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MO: Wording on judge appointment amendment to stay the same

By   /   September 11, 2012  /   News  /   No Comments

The ballot summary for Constitutional Amendment 3 will remain as originally written.

By Johnny Kampis | Missouri Watchdog

ST. LOUIS – A second ballot initiative summary penned by Secretary of State Robin Carnahan was upheld in court Tuesday.

Now voters must decide in November if they want to give the governor more authority appointing high court judges.

Both Carnahan’s office and opponents of the measure praised the ruling by Cole County Circuit Judge Jon Beetem that doesn’t change the original ballot wording of Constitutional Amendment 3.

“The secretary of state’s office has a legal obligation to provide Missourians with fair and sufficient summaries of ballot measures,” Carnahan said in a statement. “The judge’s decision supports our position that the summary drafted by our office meets that legal standard.”

Former Missouri Bar Association president Skip Walther, who leads a committee opposing the proposal, called the amendment “dangerous” because he said it further politicizes the process of judicial selection.

Skip Walther

“The last thing we need is for politicians to be in charge of this process,” he said.

The summary will read as follows on the ballot:

“Shall the Missouri Constitution be amended to change the current nonpartisan selection of supreme court and court of appeals judges to a process that gives the governor increased authority to:

  • appoint a majority of the commission that selects these court nominees; and
  • appoint all lawyers to the commission by removing the requirement that the governor’s appointees be non-lawyers?”

Amendment proponents sued because they say the wording is misleading.

James Harris

James Harris, executive director of Better Courts for Missouri, which filed the lawsuit, said he was disappointed by the ruling.

“Amendment 3 is a modest measure which will allow voters to decide if they want to increase public accountability and eliminate trial attorney special interests’ monopoly over judicial selection,” Harris said.  “However, the hopelessly biased ballot wording offered by Secretary Carnahan does not reflect this at all.”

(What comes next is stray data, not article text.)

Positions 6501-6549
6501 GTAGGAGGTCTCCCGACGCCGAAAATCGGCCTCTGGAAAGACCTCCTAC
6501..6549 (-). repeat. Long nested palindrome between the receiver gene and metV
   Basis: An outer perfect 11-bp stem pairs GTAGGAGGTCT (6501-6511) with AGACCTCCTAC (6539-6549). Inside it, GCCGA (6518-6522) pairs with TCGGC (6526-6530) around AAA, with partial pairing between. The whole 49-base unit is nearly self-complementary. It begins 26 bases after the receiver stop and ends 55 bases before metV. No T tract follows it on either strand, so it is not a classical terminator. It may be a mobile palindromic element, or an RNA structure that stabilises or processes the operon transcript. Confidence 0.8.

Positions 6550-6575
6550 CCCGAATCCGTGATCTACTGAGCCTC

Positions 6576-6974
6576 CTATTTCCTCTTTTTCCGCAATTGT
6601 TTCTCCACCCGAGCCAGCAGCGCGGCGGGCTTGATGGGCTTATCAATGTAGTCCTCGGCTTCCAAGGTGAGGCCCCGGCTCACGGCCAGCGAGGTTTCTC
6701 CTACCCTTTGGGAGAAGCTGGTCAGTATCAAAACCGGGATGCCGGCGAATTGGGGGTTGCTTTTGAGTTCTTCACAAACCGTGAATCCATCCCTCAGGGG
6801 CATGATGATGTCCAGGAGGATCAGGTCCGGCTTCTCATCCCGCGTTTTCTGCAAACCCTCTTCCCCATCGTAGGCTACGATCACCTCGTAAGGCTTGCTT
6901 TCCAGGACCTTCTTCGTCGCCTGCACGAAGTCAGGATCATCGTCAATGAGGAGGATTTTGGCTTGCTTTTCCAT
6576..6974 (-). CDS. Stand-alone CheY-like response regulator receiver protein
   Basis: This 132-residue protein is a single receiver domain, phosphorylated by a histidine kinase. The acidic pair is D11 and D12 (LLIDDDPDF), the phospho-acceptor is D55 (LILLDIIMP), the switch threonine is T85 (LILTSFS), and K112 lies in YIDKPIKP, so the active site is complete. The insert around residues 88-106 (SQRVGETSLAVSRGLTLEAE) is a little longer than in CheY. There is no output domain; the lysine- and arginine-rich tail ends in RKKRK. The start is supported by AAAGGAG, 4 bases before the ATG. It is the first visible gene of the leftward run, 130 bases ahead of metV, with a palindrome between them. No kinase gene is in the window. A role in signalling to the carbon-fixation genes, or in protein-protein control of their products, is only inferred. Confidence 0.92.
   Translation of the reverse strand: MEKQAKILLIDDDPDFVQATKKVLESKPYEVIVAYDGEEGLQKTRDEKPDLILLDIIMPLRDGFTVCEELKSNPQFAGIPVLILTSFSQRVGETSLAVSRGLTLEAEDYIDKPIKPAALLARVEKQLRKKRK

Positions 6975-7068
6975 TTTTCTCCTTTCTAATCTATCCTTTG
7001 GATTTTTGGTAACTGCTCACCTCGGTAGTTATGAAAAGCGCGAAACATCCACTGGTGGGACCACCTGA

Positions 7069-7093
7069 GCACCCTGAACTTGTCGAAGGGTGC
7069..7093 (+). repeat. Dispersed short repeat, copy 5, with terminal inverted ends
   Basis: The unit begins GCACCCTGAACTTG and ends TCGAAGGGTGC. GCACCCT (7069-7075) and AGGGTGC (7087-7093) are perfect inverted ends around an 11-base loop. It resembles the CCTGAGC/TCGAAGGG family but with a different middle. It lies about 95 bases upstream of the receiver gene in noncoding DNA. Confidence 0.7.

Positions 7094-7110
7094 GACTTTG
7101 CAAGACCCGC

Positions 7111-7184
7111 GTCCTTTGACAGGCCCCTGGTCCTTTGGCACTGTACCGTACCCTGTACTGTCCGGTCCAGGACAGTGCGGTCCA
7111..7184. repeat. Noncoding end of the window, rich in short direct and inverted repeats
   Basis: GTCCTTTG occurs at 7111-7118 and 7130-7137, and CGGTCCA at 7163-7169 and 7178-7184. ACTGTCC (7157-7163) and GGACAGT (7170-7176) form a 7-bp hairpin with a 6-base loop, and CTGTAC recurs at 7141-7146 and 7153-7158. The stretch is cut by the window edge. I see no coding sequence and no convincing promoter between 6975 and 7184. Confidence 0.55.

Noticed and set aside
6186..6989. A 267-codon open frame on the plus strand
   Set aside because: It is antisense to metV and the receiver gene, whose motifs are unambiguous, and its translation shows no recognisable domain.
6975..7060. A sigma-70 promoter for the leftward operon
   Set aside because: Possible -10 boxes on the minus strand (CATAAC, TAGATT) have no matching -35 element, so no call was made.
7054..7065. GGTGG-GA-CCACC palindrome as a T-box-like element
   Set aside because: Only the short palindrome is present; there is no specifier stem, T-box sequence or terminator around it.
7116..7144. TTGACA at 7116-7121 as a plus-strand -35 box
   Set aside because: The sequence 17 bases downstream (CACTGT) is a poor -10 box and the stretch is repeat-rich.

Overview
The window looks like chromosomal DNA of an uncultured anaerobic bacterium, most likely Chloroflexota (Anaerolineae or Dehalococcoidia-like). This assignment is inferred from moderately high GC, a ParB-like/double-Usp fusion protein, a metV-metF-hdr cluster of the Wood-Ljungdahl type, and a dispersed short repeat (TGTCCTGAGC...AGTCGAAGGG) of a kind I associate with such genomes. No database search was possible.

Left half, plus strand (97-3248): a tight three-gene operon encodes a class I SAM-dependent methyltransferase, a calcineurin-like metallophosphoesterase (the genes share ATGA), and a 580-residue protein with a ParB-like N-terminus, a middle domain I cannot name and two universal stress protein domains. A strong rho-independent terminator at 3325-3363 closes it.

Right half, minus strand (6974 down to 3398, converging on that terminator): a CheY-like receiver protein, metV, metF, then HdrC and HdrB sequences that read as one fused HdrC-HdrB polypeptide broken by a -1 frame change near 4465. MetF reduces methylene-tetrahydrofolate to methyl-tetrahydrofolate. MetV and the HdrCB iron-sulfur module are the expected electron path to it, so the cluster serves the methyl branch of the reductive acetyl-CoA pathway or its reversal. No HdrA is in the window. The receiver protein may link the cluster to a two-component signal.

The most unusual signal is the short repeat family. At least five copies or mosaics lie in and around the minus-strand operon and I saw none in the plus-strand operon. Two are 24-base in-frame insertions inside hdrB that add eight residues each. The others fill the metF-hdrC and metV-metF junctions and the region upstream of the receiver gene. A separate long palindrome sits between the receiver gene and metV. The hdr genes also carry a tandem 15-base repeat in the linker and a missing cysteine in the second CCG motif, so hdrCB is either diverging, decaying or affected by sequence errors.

The current nominating commission for the Missouri Supreme Court and Court of Appeals includes three members of the Missouri Bar Association, three gubernatorial appointees who cannot be members of the bar association and one Missouri Supreme Court judge. The proposal would give the governor a fourth appointee (replacing the judge), and would allow the gubernatorial appointees to be lawyers.

Better Courts for Missouri argues that the amendment gives Missouri residents more control over the appointing process by allowing the voter-elected governor more discretion. The group notes that Missouri is one of only seven states that allows a sitting judge to be involved in the process.

Under the current state court plan, the governor picks one of three finalists for these court positions who have been selected by the commission. The amendment will also increase the number of finalists to four.

Although the ruling went in Carnahan’s favor, Beetem agreed that the wording could have been better. He ruled, however, that the true test was whether the summary “reflects the legal and probable effects of the proposed amendment without bias, prejudice, deception or favoritism.”

“Governing case law requires this Court to afford great deference to Defendant’s summary statement, particularly when viewed through an aperture of no more than 50 words,” Beetem wrote.

Carnahan’s office noted this was the final roadblock to getting ballots ready to print for the Nov. 6 general election.

“With less than two weeks to go before the September 22 deadline for local election authorities to send ballots to military and overseas absentee voters, this is a positive development to avoid any delay in printing and mailing ballots to these voters,” Carnahan said.

However, an attorney representing the plaintiffs told the Kansas City Star he plans to appeal.

A previous challenge to Carnahan’s summary on a ballot initiative concerning a state health-care exchange resulted in the Democrats’ language being replaced by a new summary backed by top state Republicans.

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Johnny Kampis is National Watchdog Reporter for Watchdog.org. Johnny previously worked in the newspaper industry and as a freelance writer, and has been published in The New York Times, Time.com, FoxNews.com and the Atlanta Journal-Constitution. A former semi-professional poker player, he is writing a book documenting the poker scene at the 2016 World Series of Poker, a decade after the peak of the poker boom. Johnny is also a member of Investigative Reporters and Editors.